Comments on ontologies

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Version du 22 décembre 2013 à 09:19 par 1001nuits (Discuter | Contributions)
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Some comments can be made about ontologies.

Comment 1: This is a big one. They are a data centric approach. Data is not absolute in itself and is a consequence of the point of view of the viewer.

Comment 2: Problem in design between concept and attribute. Attribute can be a concept also. We are coming back to OO class diagram design issues.

Comment 3: Ontologies are too generic as a tool. There can be intermediate level of abstractions.

Comment 4: This is a big one. Ontologies should be able to represent much more than classic OO concepts. It could be possible to generalize the "instance of" concept. A is an instance B that is an instance of C. Generally, in language complexity, we can see this kind of multiple levels of instantiations.

Comment 5: This is also a big one. A tree is one of the most ambiguous way of representing knowledge. Knowledge is more a graph of nodes with various kinds of links. In ontologies, trees are used to represent inheritance, but inheritance can be multiple. Inheritance in indeed a very strong connection between classes and the tree view is proposing the interpretation that things could be represented in a tree (which is not the case at all). This can be misleading. Generally, the use of the tree is progressively degenerating with use, because the temptation to use the tree anyway for processing reasons will lead to a bad way of representing things.

Sample: the aircraft tree and the painting.

Comment 6: This is also a very big one. Ontology samples can change the perspective on the representation of the structure of things. The world is already standardized in many ways and things have been ordered already in the past by authorities. Let's take the sample of the ontology describing the French wines classification. Indeed, this sample will converge to the proper classification already standardized. Very often, this classification was done for regulatory or standardization issues. Then, the ontology sample can be flawed because it will model, not a disorganized knowledge but an already organized knowledge. In terms of language, it does not design a knowledge in the absolute sense of the term but a human product hierarchy or classification. Indeed, those ontologies should not be classified as knowledge representation because they have already their equivalent outside of the ontology world.

Comment 7: Ontologies cannot be absolute because they only represent what is useful to a certain set of use cases. Indeed, many ontologies with many various structures can be valid knowledge representations.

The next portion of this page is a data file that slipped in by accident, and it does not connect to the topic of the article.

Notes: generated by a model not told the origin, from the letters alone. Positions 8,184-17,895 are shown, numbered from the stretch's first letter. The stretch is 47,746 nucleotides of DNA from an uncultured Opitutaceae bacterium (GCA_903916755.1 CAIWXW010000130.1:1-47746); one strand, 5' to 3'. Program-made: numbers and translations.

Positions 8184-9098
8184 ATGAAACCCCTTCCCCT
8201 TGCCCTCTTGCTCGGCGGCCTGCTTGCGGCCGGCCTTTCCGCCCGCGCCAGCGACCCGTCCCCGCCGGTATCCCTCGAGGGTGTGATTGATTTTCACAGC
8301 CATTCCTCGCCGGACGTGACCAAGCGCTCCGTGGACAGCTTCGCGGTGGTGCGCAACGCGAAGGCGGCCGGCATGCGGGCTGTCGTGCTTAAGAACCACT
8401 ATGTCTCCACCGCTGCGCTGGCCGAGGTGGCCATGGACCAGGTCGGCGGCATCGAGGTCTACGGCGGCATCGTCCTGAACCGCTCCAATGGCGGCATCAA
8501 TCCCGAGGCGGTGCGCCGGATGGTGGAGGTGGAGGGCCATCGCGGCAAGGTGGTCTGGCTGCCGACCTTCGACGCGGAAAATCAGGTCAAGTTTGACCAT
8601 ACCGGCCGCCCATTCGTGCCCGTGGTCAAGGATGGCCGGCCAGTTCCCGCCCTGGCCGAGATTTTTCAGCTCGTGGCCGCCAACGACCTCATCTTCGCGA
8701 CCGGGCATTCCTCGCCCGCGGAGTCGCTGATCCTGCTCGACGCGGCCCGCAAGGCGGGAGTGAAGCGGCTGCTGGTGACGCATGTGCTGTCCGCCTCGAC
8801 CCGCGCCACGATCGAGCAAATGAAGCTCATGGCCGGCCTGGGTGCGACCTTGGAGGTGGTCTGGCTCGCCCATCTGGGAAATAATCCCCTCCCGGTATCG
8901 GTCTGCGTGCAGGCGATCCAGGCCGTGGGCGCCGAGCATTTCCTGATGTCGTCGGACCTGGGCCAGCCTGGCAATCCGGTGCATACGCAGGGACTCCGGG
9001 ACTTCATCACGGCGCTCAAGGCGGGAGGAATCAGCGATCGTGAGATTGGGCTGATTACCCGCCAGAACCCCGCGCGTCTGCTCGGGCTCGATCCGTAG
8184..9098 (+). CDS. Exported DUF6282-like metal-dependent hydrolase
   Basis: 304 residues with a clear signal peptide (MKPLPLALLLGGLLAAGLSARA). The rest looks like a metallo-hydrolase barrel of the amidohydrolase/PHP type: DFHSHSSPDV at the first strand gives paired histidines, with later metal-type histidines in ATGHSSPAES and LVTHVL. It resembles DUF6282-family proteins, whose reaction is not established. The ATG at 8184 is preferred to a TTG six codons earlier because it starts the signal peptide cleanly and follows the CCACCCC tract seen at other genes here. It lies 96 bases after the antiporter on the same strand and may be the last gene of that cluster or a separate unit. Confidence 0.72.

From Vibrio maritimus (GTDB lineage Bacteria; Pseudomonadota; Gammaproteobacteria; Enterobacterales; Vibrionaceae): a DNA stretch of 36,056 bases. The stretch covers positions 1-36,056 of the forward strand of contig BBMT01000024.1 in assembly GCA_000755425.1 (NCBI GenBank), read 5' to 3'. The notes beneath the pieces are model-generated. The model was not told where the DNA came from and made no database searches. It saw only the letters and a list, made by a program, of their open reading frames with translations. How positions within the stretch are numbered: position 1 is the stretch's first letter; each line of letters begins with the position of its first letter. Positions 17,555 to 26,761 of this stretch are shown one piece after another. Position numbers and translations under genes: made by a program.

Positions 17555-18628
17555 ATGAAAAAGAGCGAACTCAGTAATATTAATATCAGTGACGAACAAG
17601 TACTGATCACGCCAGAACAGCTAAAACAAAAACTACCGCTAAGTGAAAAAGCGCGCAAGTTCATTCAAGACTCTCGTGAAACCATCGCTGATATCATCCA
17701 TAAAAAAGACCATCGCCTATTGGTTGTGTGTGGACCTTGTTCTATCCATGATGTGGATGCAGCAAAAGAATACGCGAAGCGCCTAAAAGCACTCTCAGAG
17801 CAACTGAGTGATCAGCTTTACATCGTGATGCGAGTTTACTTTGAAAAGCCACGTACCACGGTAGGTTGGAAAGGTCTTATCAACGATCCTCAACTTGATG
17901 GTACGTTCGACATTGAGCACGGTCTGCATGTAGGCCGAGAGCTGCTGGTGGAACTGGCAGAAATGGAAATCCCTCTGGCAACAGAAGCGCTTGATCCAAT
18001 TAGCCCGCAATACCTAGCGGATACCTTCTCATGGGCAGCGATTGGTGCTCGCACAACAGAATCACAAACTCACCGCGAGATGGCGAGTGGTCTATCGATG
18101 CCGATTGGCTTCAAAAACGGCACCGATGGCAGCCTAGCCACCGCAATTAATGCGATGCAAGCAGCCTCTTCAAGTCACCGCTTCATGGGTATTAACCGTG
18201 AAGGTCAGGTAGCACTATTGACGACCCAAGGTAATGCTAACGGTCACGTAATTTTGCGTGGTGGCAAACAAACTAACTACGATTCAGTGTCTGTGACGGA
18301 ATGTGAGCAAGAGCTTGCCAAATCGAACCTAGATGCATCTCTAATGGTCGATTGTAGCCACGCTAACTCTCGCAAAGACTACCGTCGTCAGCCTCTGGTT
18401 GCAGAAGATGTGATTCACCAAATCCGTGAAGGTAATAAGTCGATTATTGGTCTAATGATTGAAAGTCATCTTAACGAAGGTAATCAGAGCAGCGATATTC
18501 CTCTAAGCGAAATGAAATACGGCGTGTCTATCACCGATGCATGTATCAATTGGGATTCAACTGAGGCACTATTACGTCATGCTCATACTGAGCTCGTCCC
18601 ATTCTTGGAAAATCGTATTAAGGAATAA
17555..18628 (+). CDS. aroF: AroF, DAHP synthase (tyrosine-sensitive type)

Comment 8: Difference between concept and action. Concept is a class and action is the oriented link (as in a sentence with noun + verb). The role of links can hide more concepts and we enter the area where the ontology can be erroneous.

Conclusion 1: OO modeling is richer than ontology descriptions because it adds the dynamic dimension.

Conclusion 2: semantic language descriptions such as Archimate are much more powerful that generic descriptions found in the ontologies. Archimate introduces a supplementary level in the knowledge representation. The objective is not to do natural language => ontology. The objective is to do natural language (domain) => domain specific semantic modeling => ontology.

Indeed, every item of the ontology is "typed" and every link between concept is typed also with a grammar that is domain specific. That is much more powerful and usage because this 2 steps process enables to restrict (or to mathematically "project") a domain unto a semantic representation of this domain. Then patterns can be found into the semantic representation where some links are not possible because of the nature of the objects.

This means that ontologies are too vague, too arbitrary, enable too few normalized constraints to be useful. Ontologies are less powerful (because less consistent) than UML models (which are only a projection of reality on a syntactic space).

Part to be done : knowledge representation is a projection of multidimensional graphs onto some mastered spaces.

Conclusion 3: semantic multiple instantiation can be done in programming languages such as Lisp which turns ontology as a very restrictive tool.